Keep the X in Xmas

I recently created this meme for the Unfundamentalist Christians Facebook page:

The intent of this picture was to refute the silly notion that replacing “Christ” with an “X” is part of a sinister plot against Christianity.

The truth of the matter is that abbreviating nomina sacra (sacred names) is a tradition that dates to the earliest days of Christianity. To preserve space and save valuable writing resources, scribes often used such abbreviations for references to God and Christ, usually by writing only the first and last letter of a word with a bar across the top.

In the meme above I included a transcription from Codex Sinaiticus, a 4th century manuscript of the Bible. Here’s the actual text from Matthew 16:16b as it appears in Sinaiticus:

In this verse we find three nomina sacra: ΧC, short for χριστὸς (Christ); ΥC, short for υἱὸς (son); and ΘΥ, short for θεοῦ (God). If you’re reading carefully you’ll notice that the letters in the abbreviations don’t seem to quite match up with the letters from the full word. That’s because Siniaticus is written entirely in uppercase letters, also known as uncials. Just as in English, many of these letters change form from uppercase to lowercase. In the nomina sacra above, C is an uppercase sigma (ς) and Υ is an uppercase upsilon (υ).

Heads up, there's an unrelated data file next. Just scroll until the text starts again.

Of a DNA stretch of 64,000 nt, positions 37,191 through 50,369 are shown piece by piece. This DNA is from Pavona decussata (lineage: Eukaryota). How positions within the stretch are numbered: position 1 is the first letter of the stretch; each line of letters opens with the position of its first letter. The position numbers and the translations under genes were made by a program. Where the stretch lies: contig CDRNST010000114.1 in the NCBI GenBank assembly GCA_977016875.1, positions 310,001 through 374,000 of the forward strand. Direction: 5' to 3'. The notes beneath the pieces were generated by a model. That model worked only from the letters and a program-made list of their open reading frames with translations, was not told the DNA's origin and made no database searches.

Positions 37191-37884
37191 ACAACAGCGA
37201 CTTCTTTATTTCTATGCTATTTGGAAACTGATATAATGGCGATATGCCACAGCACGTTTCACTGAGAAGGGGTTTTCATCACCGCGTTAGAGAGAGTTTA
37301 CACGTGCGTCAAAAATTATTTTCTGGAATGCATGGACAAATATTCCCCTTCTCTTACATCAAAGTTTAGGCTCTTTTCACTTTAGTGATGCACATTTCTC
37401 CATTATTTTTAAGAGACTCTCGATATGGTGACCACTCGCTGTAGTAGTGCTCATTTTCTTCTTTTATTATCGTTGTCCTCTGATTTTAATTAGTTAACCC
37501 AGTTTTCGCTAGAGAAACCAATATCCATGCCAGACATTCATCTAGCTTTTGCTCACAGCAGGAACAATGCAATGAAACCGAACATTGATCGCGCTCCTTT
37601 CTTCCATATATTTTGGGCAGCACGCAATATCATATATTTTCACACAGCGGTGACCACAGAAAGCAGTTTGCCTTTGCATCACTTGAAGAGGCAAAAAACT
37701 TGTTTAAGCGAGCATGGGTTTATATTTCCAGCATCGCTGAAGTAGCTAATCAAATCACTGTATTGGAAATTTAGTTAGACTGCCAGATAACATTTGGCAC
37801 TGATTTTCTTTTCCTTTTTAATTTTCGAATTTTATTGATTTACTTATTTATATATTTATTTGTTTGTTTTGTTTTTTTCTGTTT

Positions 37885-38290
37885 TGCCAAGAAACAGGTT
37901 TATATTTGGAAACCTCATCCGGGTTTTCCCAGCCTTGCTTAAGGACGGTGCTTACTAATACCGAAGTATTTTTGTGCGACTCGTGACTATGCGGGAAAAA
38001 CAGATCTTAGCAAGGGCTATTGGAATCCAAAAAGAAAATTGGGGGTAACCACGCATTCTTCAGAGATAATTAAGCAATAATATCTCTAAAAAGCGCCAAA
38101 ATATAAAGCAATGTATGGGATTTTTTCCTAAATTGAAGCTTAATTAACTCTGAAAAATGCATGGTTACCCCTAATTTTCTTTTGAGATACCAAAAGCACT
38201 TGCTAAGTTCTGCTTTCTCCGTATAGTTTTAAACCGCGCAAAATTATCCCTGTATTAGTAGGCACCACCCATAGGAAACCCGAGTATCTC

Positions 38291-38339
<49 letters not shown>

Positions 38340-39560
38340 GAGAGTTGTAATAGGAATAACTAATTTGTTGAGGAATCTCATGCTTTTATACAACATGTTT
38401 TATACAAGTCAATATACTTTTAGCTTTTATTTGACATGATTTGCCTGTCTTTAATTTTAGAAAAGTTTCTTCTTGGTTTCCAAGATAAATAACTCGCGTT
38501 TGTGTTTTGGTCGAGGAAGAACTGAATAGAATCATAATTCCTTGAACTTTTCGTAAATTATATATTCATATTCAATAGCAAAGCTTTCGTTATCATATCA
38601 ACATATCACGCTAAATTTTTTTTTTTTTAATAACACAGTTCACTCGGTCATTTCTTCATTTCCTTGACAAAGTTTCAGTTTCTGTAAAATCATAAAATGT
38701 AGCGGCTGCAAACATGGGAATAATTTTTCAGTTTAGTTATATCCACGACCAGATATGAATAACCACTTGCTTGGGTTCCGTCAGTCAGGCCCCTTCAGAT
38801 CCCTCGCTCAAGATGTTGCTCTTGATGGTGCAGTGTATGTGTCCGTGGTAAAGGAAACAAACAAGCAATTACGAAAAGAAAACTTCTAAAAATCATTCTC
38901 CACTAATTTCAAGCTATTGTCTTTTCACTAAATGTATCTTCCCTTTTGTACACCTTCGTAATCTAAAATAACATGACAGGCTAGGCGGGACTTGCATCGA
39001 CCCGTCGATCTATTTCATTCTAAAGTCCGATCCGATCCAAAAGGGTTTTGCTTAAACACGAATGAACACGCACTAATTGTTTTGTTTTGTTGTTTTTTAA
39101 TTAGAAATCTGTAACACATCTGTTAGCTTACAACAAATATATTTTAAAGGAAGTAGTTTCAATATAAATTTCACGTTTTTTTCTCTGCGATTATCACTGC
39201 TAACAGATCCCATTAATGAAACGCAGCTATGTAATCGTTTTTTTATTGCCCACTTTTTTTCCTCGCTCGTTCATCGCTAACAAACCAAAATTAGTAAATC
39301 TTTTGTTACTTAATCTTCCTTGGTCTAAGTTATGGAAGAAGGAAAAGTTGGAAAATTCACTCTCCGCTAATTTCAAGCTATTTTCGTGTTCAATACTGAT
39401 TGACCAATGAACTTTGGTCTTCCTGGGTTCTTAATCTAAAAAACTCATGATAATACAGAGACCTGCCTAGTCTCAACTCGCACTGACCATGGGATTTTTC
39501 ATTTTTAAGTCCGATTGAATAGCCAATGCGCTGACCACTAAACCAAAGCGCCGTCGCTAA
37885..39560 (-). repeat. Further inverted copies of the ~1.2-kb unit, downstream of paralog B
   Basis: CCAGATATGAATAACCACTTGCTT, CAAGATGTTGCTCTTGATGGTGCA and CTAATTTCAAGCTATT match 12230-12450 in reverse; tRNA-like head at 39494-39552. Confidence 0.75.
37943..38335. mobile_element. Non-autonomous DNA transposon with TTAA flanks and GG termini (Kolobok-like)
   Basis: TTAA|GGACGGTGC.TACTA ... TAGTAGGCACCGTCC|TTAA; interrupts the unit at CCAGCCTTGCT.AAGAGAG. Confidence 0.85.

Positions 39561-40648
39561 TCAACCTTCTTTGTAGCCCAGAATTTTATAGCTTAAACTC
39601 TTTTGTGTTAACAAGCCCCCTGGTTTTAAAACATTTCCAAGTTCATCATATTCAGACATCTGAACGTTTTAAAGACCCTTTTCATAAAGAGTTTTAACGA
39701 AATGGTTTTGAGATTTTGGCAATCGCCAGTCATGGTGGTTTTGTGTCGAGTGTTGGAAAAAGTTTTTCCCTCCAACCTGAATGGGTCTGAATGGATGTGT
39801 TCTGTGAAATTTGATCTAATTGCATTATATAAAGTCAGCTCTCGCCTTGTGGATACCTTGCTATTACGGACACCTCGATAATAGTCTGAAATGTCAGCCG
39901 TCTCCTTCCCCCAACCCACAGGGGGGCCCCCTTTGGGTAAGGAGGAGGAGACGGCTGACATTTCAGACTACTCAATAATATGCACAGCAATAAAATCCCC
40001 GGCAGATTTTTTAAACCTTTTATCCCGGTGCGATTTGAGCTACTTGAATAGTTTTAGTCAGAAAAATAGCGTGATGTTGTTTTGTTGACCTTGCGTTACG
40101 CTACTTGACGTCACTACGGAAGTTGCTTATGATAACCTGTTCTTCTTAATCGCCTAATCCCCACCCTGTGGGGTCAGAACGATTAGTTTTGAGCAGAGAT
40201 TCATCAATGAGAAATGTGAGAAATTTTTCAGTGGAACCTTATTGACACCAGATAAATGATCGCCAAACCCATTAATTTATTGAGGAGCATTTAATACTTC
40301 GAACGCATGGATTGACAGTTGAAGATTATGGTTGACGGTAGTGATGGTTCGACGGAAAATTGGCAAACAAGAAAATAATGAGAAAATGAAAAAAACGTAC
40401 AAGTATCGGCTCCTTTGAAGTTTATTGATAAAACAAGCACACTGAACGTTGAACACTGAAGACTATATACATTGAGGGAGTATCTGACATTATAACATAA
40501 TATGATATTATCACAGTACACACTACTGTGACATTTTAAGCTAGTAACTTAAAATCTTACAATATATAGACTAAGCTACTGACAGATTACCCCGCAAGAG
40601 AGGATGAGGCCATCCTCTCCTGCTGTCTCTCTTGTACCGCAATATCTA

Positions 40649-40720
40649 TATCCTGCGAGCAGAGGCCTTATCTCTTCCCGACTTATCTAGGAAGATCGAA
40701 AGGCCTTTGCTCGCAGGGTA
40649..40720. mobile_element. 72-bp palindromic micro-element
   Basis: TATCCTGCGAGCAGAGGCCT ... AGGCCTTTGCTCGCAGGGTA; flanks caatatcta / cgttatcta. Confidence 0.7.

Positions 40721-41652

But enough with the Greek lesson. The important point is that the Greek letter X has been used as a substitute for the name of Christ since Christians started writing the texts of the Bible. It’s an expedient shortcut devoid of ill intent and in line with a long tradition of Christian scribal practice.


Dan WilkinsonDan Wilkinson
Dan is the Executive Editor of the Unfundamentalist Christians blog. He is a writer, graphic designer and IT specialist. He lives in Montana, is married and has three cats.

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